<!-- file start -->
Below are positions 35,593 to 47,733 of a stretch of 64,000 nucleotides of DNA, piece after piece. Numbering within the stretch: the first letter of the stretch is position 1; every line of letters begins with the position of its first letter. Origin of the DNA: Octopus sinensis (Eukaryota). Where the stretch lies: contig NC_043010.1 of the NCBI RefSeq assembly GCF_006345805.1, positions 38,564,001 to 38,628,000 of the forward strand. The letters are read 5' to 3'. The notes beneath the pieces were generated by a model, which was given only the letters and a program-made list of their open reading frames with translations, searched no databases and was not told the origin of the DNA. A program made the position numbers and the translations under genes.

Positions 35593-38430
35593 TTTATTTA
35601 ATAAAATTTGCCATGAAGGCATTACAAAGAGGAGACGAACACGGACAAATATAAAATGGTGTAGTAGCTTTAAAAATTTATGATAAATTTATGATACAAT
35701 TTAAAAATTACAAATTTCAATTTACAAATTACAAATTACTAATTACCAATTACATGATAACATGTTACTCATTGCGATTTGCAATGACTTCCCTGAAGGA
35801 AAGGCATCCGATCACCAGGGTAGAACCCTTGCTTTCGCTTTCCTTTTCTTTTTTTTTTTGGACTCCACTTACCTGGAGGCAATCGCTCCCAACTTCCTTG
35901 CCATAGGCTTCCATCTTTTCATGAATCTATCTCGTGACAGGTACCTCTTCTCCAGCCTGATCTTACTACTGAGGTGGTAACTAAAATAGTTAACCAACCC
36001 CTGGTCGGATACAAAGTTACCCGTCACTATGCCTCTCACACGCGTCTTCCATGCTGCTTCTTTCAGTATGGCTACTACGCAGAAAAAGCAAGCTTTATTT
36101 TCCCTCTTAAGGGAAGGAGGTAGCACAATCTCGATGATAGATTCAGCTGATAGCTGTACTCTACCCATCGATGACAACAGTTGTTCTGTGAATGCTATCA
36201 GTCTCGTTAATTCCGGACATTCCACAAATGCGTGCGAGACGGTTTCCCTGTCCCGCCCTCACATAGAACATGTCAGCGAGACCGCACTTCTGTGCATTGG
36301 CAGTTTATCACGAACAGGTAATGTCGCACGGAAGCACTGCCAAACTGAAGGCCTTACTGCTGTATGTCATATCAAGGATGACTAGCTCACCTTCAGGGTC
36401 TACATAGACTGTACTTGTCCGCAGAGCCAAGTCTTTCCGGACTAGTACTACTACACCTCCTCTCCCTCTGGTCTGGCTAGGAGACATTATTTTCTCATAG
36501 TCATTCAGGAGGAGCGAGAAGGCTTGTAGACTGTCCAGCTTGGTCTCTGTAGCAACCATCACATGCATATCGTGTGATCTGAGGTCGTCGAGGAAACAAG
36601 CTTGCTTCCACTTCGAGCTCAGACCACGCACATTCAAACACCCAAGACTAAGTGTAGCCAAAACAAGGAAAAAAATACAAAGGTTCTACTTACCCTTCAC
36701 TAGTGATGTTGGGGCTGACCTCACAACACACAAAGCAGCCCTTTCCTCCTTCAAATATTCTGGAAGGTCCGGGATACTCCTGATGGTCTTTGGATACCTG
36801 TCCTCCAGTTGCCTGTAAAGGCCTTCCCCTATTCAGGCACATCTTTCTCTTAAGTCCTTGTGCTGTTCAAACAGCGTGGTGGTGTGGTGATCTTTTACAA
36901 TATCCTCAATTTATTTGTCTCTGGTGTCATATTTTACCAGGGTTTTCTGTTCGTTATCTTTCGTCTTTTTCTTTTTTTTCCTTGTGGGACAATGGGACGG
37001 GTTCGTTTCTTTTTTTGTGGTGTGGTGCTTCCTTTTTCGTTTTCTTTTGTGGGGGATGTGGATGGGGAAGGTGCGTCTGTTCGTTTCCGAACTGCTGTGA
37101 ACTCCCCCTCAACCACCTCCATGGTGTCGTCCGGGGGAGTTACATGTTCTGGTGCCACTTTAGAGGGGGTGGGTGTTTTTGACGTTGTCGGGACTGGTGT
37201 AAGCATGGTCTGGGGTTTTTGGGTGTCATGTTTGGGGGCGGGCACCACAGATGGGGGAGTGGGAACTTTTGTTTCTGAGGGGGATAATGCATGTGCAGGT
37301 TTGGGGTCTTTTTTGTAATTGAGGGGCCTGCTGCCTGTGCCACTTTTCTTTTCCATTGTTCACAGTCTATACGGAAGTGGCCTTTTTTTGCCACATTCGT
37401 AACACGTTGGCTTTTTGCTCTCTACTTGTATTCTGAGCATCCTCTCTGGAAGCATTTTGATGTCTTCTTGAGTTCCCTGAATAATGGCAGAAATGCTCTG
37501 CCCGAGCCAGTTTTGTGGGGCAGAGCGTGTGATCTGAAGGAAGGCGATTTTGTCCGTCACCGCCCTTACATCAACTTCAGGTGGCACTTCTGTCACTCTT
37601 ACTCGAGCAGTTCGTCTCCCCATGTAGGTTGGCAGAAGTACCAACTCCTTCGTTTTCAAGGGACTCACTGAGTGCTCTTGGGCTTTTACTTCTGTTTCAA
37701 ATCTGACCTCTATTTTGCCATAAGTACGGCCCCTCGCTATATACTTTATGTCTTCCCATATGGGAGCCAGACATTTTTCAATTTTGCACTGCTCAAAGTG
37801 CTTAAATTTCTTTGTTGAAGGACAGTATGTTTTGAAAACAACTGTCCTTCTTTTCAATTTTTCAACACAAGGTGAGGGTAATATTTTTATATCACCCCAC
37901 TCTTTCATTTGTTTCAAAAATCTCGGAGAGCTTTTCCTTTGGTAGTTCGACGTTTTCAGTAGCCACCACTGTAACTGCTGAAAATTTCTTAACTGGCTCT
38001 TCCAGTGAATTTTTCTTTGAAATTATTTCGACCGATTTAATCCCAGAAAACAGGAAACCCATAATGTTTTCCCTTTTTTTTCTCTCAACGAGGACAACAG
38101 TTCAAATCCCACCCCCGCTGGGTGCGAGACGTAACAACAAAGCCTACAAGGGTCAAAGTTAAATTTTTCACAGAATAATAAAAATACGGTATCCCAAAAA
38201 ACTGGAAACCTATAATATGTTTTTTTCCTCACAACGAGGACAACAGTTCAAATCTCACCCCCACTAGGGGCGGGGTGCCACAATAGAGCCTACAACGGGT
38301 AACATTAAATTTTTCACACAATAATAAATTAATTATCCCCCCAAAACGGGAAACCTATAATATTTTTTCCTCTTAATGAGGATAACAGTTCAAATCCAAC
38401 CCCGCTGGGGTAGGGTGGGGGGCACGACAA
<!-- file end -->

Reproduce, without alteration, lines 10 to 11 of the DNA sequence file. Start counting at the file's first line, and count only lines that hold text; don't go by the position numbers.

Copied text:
36201 GTCTCGTTAATTCCGGACATTCCACAAATGCGTGCGAGACGGTTTCCCTGTCCCGCCCTCACATAGAACATGTCAGCGAGACCGCACTTCTGTGCATTGG
36301 CAGTTTATCACGAACAGGTAATGTCGCACGGAAGCACTGCCAAACTGAAGGCCTTACTGCTGTATGTCATATCAAGGATGACTAGCTCACCTTCAGGGTC